What Was It Like?

Remember the Great Folk Music Scare back in the 60s? That [stuff] almost caught on. --Martin Mull

I was five or six back then; the scare faded out in the early 60s in the face of early rock and surf music, and the British Invasion killed it stone dead, partly, ironically enough, with British groups feeding us back our own folk songs electrified.

I do still remember the stray Kingston Trio, Burl Ives, and New Christy Minstrels song, and Glenn Yarbrough singing "Baby, The Rain Must Fall" through my parents' Pepto-Bismol pink AC-DC tube radio, from back when even Top 40 radio had a vastly more eclectic mix than the focus group and demographics-driven sewer of today's commercial radio. I wasn't old enough to notice the irony of clean-cut college types raking in the dough via faux solidarity with migrant farm workers and coal miners. I just enjoyed it as music, and was blissfully ignorant of any message or emotion therein in my five or six year old way.

Fast forward about forty years...

A slightly stooped but quietly dignified man with a neatly trimmed beard walks into the coffee shop, carrying two guitar cases. (I haven't checked whether one has scorch marks on it from the last night at the coffee shop's old location--but that's another story.) He walks to the stage, acknowledging the greetings of the people who've come to hear the music, checks volume and reverb levels and tuning, and heads out for one last cigarette.

A few minutes later, in walks another man, as if the archetypal grandfather had decided to take a break from Plato's heaven-- though one doesn't think of the perfect grandfather as packing an electric bass and amp. He does the analogous greeting and setup, and then goes to the counter after a beverage.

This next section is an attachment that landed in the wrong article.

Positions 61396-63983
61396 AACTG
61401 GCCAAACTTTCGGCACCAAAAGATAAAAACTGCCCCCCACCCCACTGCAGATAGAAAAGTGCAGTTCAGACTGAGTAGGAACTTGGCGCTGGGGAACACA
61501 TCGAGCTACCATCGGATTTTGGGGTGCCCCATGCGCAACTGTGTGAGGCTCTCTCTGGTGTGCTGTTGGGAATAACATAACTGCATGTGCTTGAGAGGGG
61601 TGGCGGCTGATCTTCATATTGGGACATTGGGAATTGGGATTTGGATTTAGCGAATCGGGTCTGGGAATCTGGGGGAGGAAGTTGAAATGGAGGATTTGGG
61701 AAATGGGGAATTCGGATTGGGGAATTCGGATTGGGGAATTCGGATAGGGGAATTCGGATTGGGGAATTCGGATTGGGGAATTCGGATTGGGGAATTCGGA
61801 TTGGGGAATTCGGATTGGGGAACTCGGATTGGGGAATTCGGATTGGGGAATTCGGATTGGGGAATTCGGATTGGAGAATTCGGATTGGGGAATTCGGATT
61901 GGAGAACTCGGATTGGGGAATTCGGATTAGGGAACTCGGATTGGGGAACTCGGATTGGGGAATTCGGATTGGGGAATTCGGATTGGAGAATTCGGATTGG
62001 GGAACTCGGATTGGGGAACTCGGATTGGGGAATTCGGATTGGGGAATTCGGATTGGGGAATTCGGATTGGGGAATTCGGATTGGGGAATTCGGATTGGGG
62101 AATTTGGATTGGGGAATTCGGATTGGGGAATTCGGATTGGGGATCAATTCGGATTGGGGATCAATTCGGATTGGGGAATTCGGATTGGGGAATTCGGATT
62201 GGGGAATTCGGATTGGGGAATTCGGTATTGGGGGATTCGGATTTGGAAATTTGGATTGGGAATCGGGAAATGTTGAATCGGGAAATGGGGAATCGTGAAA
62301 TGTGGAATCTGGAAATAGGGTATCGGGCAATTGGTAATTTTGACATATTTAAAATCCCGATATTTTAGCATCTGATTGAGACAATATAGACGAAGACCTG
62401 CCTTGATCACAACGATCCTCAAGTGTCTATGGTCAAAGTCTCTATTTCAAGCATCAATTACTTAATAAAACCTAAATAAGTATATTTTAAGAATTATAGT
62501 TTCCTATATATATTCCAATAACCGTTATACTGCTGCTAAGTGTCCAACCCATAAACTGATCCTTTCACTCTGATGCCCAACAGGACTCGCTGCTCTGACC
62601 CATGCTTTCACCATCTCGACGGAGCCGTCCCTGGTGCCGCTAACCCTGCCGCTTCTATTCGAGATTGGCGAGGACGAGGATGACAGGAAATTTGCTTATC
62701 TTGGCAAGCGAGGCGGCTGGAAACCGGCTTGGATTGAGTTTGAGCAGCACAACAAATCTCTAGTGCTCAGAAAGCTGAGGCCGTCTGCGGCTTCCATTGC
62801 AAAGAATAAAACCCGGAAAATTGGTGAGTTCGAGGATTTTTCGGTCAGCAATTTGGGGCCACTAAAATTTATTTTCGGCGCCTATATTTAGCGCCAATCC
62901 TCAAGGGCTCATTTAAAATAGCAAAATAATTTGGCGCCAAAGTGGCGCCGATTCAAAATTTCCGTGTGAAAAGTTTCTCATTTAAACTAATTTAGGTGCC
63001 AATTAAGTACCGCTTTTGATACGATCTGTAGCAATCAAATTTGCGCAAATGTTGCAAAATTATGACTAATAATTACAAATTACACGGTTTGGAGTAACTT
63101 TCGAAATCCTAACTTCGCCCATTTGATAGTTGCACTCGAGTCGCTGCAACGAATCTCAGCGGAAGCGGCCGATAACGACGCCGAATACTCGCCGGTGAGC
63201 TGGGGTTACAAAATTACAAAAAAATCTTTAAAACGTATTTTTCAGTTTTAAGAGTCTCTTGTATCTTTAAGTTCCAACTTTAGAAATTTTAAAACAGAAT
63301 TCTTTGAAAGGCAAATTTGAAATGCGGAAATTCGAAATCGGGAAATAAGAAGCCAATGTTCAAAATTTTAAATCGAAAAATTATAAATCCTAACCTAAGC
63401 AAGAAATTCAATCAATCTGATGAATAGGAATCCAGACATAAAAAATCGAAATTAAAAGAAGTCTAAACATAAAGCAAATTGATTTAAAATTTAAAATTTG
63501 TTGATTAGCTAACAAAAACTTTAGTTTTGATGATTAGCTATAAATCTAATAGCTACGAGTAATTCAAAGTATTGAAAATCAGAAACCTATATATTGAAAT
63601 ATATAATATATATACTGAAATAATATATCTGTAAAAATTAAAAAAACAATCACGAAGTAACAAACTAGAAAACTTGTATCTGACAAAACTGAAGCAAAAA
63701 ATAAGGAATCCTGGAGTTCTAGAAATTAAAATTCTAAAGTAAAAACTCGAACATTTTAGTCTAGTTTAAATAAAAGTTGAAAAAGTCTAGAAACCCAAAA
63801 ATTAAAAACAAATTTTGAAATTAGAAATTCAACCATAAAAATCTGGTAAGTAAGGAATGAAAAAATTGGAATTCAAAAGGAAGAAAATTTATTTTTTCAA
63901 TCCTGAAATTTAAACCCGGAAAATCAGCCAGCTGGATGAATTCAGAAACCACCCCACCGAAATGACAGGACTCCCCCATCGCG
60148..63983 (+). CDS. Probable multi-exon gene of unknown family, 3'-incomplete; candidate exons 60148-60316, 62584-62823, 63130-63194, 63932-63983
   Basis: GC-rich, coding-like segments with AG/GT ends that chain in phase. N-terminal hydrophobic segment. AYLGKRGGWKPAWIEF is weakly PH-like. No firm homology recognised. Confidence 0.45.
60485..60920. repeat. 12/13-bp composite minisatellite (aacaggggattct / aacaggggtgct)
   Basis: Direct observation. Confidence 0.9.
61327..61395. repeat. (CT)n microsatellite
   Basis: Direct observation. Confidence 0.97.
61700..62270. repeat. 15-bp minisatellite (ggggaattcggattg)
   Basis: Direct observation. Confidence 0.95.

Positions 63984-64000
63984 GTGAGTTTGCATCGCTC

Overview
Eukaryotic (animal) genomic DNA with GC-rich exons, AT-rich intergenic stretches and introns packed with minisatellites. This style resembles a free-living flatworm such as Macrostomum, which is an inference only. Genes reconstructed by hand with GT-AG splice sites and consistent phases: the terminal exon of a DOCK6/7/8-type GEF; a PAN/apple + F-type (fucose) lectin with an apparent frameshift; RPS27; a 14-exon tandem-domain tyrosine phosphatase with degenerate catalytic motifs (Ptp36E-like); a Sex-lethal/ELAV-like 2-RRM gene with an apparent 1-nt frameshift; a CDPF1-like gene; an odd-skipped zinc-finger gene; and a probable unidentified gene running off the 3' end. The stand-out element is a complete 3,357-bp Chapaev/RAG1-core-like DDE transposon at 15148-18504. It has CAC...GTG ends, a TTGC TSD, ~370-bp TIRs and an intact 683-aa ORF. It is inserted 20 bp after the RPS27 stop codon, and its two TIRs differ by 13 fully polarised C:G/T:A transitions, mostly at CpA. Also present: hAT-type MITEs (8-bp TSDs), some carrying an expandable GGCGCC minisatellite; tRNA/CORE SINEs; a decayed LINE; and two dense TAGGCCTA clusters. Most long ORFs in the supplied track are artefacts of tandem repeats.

The gentlemen in question are, respectively, Bob Cook and Gary Audsley. Their audience is reminiscent of a goldfish, growing to fit its container. At the old coffee house site, a proverbial hole in the wall in a suburban strip mall, if you wanted a choice of seat, you had to arrive at least an hour early. (I never got around to asking whether we'd be packed in oil or tomato sauce.) At the new site, there's a lot more room, and you don't have to arrive too early, but it's still pretty well full when the lights go down.

Once they take their respective stools and start playing, you forget about the stoop and Plato's grandfather, and get lost in the music and the images of sailors and hardscrabble farmers, railway men and highwaymen, gamblers and horse thieves. I figure that this what it must've been like during the scare.

It's over too soon--the one concession to time is that they stop at 11:30 rather than midnight. But you'll be back next time, the first and third Saturdays of each month (and fifth when it happens), at Starry Night--The Coffee Connection, now in Ankeny, Iowa.

P.S. Say, "Plato's Grandfather" would be a good name for a band...


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